Local government institutions suffer from weak pubic financial management practices, says the global donor
Bangladesh must empower local government institutions through administrative and fiscal decentralization in order to achieve upper-middle income status, according to a new report by World Bank.
Despite a long history of local governance and recent decentralization efforts, service delivery by local government institutions in Bangladesh is hampered by limited decision-making and financial authority, lack of resources and staff, and weak capacity, the report said.
It added that local government institutions in the country suffer from weak pubic financial management practices.
The report, titled “Local Government Public Financial Management System Assessment,” was released on Thursday. It was unveiled during an event at the Amari Hotel in Dhaka’s Gulshan.
The assessment was conducted by the Policy Research Institute (PRI) on behalf of World Bank from September 2018 to March 2019.
Although spending by local government institutions as a share of GDP increased from 0.67% in 2001 to 1.1% in 2013, this is still five times lower than the average in developing countries.
Spending by local government institutions accounts for 7% of total government expenditure in Bangladesh, as compared to an average of 19% in developing countries, and 28% in industrial countries.
The relatively lower share of local government institution spending in total government expenditure indicates limited fiscal decentralization, the report said.
Addressing the report unveiling event, World Bank acting country director for Bangladesh and Bhutan Dandan Chan said: “We have seen globally that local government institutions with participation of local communities are best placed for providing basic services such as education, healthcare, water supply and sanitation, and local law and order.
“Through successive projects, the World Bank has supported the government’s decentralization agenda.
"There are successes to build on: a predictable and transparent financial resource transfer system covering all the Union Parishads—the lowest tier of local government—has improved planning, participatory budgeting, and transparency,” he added.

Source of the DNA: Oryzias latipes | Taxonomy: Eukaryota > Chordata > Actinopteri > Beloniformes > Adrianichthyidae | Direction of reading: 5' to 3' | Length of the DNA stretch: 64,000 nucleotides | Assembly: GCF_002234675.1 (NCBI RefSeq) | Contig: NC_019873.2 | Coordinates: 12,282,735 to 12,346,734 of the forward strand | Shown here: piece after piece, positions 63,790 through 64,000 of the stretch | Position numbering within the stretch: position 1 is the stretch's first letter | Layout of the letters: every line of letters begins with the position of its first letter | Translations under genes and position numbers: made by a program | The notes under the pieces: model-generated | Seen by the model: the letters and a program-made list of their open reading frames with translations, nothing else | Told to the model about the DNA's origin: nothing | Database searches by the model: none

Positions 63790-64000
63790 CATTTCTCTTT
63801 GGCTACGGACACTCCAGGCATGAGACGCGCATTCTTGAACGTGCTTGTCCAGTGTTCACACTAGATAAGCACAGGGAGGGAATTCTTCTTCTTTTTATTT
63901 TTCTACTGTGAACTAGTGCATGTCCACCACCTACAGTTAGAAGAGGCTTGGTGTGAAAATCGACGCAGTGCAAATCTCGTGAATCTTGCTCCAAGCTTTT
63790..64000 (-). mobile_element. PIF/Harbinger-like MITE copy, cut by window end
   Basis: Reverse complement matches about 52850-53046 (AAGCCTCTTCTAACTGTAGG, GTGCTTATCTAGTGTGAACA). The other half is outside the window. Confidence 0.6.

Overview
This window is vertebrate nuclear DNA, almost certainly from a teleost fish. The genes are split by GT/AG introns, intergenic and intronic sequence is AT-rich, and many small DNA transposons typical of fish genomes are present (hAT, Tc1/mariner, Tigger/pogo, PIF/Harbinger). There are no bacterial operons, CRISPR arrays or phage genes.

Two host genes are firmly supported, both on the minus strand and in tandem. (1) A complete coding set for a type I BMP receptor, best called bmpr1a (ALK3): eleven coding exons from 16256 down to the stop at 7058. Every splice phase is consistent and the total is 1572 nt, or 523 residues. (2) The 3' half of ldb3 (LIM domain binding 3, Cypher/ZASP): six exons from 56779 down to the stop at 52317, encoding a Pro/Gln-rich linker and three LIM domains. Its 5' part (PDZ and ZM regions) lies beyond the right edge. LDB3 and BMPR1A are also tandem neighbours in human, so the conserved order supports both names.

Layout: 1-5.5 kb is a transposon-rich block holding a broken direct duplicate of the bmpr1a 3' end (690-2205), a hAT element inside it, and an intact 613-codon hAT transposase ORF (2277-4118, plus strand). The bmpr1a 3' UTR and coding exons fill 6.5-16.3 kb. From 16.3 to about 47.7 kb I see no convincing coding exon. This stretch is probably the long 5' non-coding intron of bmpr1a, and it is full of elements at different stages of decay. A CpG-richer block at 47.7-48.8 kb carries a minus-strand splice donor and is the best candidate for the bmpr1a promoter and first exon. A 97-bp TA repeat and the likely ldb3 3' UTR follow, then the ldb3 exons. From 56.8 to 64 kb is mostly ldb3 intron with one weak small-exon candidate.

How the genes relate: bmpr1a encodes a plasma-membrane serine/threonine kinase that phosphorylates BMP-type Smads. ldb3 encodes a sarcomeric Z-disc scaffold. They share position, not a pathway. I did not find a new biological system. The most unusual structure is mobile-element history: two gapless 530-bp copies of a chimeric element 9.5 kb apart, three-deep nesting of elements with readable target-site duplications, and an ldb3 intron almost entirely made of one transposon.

Weaknesses of local government institutions in public financial management identified in the assessment include limitations in planning and executing budgets, inadequate book keeping and financial reporting, lack of internal controls for cash management, and weaknesses in the audit management process, among others.
Mentioning that local government institutions in Bangladesh still maintain transaction records manually for the most part, the report stressed the need for expansion of IT use in the accounting system, integration with the government IBAS ++ system, and use of IT in administration and service delivery monitoring.
Planning Minister MA Mannan said: “Over the last decade, Bangladesh has improved its policy and legal framework, and has taken concrete steps to effectively decentralize the local government. These steps have contributed to the country’s robust economic growth that benefitted majority of the population.
"The work is not yet complete. Our government is committed to taking further measures to empower the local government.”
Recommendations made in the assessment include further administrative and fiscal decentralization, adequate staffing, strengthening monitoring capacity, improving the understanding of budgeting, implementing multi-year budgets, timely release of budget transfers, expansion of revenue collection efforts, and the strengthening of local government institution audits, among others.